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Task Force discusses vaccine complications, combatting new variants

Beacon has vaccinated nearly 250 people

By PAULETTE LeBLANC - | Apr 28, 2021


Beacon of Hope Community Program Director Nancy Buthman told the Pine Island COVID-19 Task Force at its April 19 weekly meeting that the Beacon had given approximately 243 vaccinations, with the second dose to complete the immunization scheduled for May 4.

Task Force board member Dr. James Koopman said, in regard to the recently learned vaccine complications, where the alternative is having no vaccine, any vaccine is better than no vaccine.

“This syndrome associated with these two adenovirus mediation vaccines is a very unique syndrome, there’s just no doubt that the people that died, died from this particular syndrome … it’s directly caused,” said Koopman. “That’s always additional to what the other causes are. There’s nothing else that causes this syndrome. I think hopefully we’re going to be able to say that we have a sensitive enough system to pick up something that’s quite rare.”

Task Force member Dr. Daniel Hanley said he does not believe the Johnson & Johnson shots should ever have been paused.

“What they were trying to do was emphasize the importance of these severe and very rare side effects to the doctors, and tell them not to treat them with Heparin,” Hanley said. “At the time of the decision making process, they decided to pause it out of caution, however, we still need the shots, more importantly, maybe not for us in America, but we are the world leader right now in vaccinations and we need to reassure the world that these Johnson & Johnson shots are not only effective, but very safe. They are very safe and they don’t want people doubting that. They are extraordinarily effective, extraordinarily safe. They are the key to ending the pandemic. We are already seeing in this country that we are getting control.”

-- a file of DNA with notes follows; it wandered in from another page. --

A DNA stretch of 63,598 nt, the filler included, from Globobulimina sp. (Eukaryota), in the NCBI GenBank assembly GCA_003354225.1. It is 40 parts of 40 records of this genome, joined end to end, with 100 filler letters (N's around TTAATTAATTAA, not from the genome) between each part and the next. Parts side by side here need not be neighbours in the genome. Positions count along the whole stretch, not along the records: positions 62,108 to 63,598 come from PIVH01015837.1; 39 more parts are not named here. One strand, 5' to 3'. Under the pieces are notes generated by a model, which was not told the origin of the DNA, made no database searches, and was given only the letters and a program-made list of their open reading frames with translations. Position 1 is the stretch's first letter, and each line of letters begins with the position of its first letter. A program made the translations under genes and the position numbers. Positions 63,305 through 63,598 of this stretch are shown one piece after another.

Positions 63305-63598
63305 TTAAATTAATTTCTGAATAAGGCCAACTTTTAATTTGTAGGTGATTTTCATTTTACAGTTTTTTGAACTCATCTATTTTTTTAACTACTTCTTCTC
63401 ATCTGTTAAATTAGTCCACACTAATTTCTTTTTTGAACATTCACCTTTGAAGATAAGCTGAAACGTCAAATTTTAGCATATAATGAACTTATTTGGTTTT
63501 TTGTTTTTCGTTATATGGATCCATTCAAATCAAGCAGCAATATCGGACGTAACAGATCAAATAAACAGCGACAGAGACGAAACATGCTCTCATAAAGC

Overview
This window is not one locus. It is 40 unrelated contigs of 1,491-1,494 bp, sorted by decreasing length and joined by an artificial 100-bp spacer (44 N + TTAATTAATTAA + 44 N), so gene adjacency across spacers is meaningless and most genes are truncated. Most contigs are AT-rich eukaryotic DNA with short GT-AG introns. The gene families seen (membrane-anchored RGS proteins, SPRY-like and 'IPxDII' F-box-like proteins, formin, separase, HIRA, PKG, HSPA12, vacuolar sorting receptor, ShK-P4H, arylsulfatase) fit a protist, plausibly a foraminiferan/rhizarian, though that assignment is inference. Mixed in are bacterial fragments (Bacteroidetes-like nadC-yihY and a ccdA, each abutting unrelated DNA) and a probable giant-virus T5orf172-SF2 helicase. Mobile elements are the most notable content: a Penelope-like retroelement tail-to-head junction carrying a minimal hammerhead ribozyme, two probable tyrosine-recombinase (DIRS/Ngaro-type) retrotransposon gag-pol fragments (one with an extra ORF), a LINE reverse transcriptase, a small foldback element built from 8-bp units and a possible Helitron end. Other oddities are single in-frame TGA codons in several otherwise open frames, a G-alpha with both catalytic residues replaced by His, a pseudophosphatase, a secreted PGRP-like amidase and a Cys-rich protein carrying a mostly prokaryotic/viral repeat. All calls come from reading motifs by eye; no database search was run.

He went on to say all the discussion regarding side effects, risks and the fear factor are in his opinion, unhelpful and concerning, since we still lack control of the pandemic. Hanley would like to encourage anyone who is able, to get vaccinated.

While Koopman said he supports Hanley, he has real concerns about approving either John & Johnson or Astrazenica vaccines in the face of the known mechanism that has now been clearly identified.

“I do think that, that clear identification of the mechanism is now going to make it very difficult to approve these vaccines,” Koopman said. “If we’re making the decision on one vaccine versus another vaccine. If we were making the decision on any vaccine versus no vaccine, that’s a closed case.”

Hanley said since corona viruses are here to stay, the vaccines are likely to become booster shots in the future.

“These pharmaceutical companies know what they are doing,” Hanley said. “They are not going to put out a product that they know is going to cause their company irreparable harm. These things happen. We’re in phase four of clinical trials basically. Of course there are going to be more complications.”

Hanley reported that he has gotten approval to dispense the vaccine at his Ancuram Clinic in Bokeelia. He plans to service the high risk people on the island first. If anyone has not been vaccinated who is homebound or needs his help, he is available.

Koopman emphasized that there is a difference between someone doing whatever they like within a small group of vaccinated people, and a larger number of people, including those who can infect others.

“The real danger in this pandemic is going to be if the British variant opens a path for further drifting, which I suspect it could,” said Koopman. “If you have a large number of vaccinated people exposed in a narrow amount of time, you’re going to increase the chance of new variants occurring. If you have a large number of vaccinated people mixing with a large number of unvaccinated people, that’s a big risk.”

Koopman maintains that Lee County still has a positive testing rate of 8 percent and that this percentage needs to be brought down before the dominant British variant creates more escape mutants. According to Koopman, the things that can bring down the positivity rate are vaccinations and the continuance to remain socially distant.

“We need to put those two together at first so we can relax the social distancing with confidence,” said Koopman. “But it’s still going to be a while before we reach adequate levels to bring that down.”

As a reminder from the Task Force: If you received your first shot from the Beacon, please don’t forget to go back to complete your vaccination with the second shot on May 4.